This is an article about how cybersecurity gets “made,” with a focus on the role of commercial computer security firms in generating knowledge in matters of international cybersecurity. The argument is two-fold. Firstly, malware may be an intangible artefact in some ways, but its success and its interpretation as malware is deeply interwoven in social, technical and material alliances. Secondly, a materialist-minded examination of Symantec’s Stuxnet reports will demonstrate the politically situated nature of how cybersecurity expertise emerges. The article finds that Symantec’s work was not a-political or neutrally-technical: Their experts made profoundly political choices in their analyses. By showing the processes that go into making cybersecurity, the article contributes to a widening and deepening of debates about what is at stake in cybersecurity knowledge and practices.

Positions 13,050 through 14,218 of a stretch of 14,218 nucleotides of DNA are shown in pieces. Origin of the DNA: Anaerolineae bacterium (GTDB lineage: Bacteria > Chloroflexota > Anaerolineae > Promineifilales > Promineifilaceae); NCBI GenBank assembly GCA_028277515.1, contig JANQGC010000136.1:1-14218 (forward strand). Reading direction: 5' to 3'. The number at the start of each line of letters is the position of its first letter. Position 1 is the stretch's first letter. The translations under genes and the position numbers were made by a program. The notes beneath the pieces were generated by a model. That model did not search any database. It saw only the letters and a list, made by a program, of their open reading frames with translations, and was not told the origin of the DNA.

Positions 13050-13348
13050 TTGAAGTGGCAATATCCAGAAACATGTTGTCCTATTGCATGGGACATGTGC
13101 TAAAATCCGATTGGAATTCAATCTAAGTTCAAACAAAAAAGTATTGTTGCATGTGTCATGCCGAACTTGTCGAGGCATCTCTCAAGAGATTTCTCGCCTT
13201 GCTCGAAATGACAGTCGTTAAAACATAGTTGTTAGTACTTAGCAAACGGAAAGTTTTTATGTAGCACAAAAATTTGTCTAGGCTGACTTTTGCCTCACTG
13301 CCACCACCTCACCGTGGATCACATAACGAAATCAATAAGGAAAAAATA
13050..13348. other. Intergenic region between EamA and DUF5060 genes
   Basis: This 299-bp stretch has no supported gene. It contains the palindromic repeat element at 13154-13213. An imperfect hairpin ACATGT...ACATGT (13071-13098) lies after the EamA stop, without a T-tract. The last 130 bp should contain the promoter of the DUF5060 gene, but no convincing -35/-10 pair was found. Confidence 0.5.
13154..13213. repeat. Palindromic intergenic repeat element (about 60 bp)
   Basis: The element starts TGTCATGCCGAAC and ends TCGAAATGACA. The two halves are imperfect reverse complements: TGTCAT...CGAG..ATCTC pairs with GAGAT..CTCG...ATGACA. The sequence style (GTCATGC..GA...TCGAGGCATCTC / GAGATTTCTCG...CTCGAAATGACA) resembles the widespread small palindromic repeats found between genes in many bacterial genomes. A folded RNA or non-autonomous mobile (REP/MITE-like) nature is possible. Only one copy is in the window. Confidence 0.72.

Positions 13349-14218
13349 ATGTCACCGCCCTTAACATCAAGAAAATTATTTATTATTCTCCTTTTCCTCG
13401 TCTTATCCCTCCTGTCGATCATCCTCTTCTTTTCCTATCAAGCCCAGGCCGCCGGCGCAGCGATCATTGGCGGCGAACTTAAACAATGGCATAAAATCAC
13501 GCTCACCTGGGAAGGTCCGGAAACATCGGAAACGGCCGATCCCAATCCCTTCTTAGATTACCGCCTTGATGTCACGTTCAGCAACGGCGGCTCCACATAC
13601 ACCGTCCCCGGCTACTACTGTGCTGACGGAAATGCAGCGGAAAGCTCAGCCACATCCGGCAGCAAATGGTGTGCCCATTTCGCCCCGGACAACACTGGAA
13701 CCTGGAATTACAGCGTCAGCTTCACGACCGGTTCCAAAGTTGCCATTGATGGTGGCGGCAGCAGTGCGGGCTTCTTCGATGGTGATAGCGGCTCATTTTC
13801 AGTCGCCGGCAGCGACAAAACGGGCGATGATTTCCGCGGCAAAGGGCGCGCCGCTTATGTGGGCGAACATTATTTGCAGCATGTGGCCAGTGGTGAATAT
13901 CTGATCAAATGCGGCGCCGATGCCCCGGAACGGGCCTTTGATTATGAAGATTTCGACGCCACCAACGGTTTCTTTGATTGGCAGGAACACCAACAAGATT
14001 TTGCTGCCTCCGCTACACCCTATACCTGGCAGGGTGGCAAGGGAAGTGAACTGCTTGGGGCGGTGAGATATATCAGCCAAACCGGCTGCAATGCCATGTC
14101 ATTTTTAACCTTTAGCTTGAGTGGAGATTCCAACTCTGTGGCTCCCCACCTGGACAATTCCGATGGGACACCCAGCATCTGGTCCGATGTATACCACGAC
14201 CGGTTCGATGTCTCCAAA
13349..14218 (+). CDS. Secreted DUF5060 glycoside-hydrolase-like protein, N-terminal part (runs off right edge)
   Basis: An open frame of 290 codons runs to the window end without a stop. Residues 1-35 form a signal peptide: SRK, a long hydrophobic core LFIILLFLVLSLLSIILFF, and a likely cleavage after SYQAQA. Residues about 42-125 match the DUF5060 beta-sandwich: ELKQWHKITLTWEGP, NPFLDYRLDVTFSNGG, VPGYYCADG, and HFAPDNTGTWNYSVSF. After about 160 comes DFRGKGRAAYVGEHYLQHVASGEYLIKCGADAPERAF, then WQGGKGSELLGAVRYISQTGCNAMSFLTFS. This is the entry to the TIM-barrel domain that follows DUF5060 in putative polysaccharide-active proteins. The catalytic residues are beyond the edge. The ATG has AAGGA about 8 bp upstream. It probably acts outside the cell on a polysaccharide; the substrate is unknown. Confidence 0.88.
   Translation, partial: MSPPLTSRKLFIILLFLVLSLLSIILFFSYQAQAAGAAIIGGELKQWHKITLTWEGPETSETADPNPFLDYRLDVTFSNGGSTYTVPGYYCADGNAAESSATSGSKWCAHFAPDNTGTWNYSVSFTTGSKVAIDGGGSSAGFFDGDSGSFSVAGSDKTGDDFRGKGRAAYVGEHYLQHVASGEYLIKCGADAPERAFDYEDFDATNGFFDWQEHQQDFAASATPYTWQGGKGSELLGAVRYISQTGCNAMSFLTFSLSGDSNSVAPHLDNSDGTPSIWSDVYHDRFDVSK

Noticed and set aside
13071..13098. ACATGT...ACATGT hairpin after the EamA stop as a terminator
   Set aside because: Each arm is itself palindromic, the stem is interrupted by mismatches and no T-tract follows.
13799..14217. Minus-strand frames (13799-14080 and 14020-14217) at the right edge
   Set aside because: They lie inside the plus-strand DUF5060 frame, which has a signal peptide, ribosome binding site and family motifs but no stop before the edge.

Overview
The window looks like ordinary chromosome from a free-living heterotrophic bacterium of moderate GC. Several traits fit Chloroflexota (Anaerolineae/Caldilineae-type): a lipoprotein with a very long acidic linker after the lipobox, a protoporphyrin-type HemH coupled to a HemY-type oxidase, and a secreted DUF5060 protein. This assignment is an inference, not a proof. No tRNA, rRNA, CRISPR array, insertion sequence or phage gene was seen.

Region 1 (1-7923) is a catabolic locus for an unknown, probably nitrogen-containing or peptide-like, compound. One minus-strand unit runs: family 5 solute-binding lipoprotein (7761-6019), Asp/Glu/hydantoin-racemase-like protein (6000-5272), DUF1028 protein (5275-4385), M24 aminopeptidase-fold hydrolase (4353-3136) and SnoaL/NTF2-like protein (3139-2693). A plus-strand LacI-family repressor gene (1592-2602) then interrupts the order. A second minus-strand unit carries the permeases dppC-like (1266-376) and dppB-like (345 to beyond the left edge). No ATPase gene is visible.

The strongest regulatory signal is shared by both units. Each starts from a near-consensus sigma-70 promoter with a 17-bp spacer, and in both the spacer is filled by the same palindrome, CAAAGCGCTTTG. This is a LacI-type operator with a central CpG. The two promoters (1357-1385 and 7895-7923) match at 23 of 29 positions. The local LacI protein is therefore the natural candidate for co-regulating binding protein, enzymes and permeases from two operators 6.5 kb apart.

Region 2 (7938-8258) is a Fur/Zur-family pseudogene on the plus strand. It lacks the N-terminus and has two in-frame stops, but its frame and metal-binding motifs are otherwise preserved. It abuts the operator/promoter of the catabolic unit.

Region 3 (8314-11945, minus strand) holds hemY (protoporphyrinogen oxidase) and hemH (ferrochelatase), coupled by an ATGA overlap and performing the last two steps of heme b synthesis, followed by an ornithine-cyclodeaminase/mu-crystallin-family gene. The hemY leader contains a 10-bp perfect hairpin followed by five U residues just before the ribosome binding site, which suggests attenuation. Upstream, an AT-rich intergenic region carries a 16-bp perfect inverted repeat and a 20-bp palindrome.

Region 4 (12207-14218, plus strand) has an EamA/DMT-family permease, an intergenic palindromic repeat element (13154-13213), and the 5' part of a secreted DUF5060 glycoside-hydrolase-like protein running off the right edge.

- SPAIS Global Insecurities Centre
- intangible artifacts
- security studies